Gas and steam turbines are used in different configurations – alone or combined – to produce flexible, reliable and stable power and heat – independently from weather conditions and depending on the system needs:
- Stable power, providing steady and efficient power supply as needed. Gas power plants, with the gas turbine at the core, in both OCGT and CCGT configuration provide flexible and stable power. Examples of steam turbine-based power plants include concentrated solar power or geothermal plants.
- Back-up and peak demand power, ensuring the stability of the grid and security of supply thanks to the flexibility and fast response of turbine-based power plants.
- Storage and security of supply, combining thermal or chemical storage with steam or gas turbines to guarantee the provision of power also in the medium and long-term.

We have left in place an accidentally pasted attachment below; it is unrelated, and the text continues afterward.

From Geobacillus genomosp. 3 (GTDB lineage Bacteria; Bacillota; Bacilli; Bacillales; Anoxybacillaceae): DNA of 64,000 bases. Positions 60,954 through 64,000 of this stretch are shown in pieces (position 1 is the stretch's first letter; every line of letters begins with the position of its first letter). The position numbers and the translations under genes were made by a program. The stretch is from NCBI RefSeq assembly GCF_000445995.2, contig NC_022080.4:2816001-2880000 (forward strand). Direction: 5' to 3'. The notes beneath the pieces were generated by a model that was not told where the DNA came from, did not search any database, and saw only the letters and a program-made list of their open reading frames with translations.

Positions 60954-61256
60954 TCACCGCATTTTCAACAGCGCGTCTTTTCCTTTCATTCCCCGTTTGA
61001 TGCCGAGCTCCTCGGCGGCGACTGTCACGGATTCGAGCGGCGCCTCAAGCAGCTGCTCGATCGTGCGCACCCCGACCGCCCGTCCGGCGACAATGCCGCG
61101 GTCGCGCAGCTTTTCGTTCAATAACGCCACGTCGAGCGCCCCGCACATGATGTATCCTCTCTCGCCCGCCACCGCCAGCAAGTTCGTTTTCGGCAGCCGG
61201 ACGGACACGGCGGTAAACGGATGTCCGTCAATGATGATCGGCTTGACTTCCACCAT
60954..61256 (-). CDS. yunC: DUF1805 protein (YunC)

- Combined Heat and Power (CHP or cogeneration), achieving maximum fuel utilisation (above 90%) through the simultaneous provision of power and heat – may be with a gas turbine alone or in CCGT configuration. The waste heat of the gas turbine is directly used for industrial processes or, after driving a steam turbine to produce additional power, distributed to district heating networks.